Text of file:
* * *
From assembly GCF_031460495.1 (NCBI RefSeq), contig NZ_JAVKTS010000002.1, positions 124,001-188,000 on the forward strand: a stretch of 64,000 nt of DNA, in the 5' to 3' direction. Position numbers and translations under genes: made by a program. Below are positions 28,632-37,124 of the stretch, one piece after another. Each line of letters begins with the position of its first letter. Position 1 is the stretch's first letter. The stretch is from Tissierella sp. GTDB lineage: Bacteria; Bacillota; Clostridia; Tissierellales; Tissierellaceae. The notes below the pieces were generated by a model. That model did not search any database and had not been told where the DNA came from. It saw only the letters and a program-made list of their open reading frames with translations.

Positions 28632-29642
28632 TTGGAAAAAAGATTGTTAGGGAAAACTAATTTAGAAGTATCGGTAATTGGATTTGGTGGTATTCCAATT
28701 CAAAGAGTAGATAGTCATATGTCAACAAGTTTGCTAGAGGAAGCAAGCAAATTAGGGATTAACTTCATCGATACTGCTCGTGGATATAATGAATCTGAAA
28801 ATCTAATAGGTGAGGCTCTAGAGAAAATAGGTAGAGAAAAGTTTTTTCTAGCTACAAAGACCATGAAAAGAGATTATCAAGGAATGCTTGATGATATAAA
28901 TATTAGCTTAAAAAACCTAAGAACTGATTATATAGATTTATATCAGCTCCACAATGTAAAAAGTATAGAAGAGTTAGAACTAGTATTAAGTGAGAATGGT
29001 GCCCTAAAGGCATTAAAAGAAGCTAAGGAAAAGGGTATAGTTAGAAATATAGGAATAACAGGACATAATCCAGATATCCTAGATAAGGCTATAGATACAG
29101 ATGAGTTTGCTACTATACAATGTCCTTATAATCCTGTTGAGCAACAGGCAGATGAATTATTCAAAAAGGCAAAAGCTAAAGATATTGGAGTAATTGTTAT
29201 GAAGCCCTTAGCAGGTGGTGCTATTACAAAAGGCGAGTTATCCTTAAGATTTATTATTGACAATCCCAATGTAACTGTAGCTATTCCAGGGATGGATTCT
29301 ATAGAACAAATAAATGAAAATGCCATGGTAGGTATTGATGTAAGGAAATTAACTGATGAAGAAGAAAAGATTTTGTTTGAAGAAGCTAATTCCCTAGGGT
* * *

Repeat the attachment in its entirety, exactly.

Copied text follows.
From assembly GCF_031460495.1 (NCBI RefSeq), contig NZ_JAVKTS010000002.1, positions 124,001-188,000 on the forward strand: a stretch of 64,000 nt of DNA, in the 5' to 3' direction. Position numbers and translations under genes: made by a program. Below are positions 28,632-37,124 of the stretch, one piece after another. Each line of letters begins with the position of its first letter. Position 1 is the stretch's first letter. The stretch is from Tissierella sp. GTDB lineage: Bacteria; Bacillota; Clostridia; Tissierellales; Tissierellaceae. The notes below the pieces were generated by a model. That model did not search any database and had not been told where the DNA came from. It saw only the letters and a program-made list of their open reading frames with translations.

Positions 28632-29642
28632 TTGGAAAAAAGATTGTTAGGGAAAACTAATTTAGAAGTATCGGTAATTGGATTTGGTGGTATTCCAATT
28701 CAAAGAGTAGATAGTCATATGTCAACAAGTTTGCTAGAGGAAGCAAGCAAATTAGGGATTAACTTCATCGATACTGCTCGTGGATATAATGAATCTGAAA
28801 ATCTAATAGGTGAGGCTCTAGAGAAAATAGGTAGAGAAAAGTTTTTTCTAGCTACAAAGACCATGAAAAGAGATTATCAAGGAATGCTTGATGATATAAA
28901 TATTAGCTTAAAAAACCTAAGAACTGATTATATAGATTTATATCAGCTCCACAATGTAAAAAGTATAGAAGAGTTAGAACTAGTATTAAGTGAGAATGGT
29001 GCCCTAAAGGCATTAAAAGAAGCTAAGGAAAAGGGTATAGTTAGAAATATAGGAATAACAGGACATAATCCAGATATCCTAGATAAGGCTATAGATACAG
29101 ATGAGTTTGCTACTATACAATGTCCTTATAATCCTGTTGAGCAACAGGCAGATGAATTATTCAAAAAGGCAAAAGCTAAAGATATTGGAGTAATTGTTAT
29201 GAAGCCCTTAGCAGGTGGTGCTATTACAAAAGGCGAGTTATCCTTAAGATTTATTATTGACAATCCCAATGTAACTGTAGCTATTCCAGGGATGGATTCT
29301 ATAGAACAAATAAATGAAAATGCCATGGTAGGTATTGATGTAAGGAAATTAACTGATGAAGAAGAAAAGATTTTGTTTGAAGAAGCTAATTCCCTAGGGT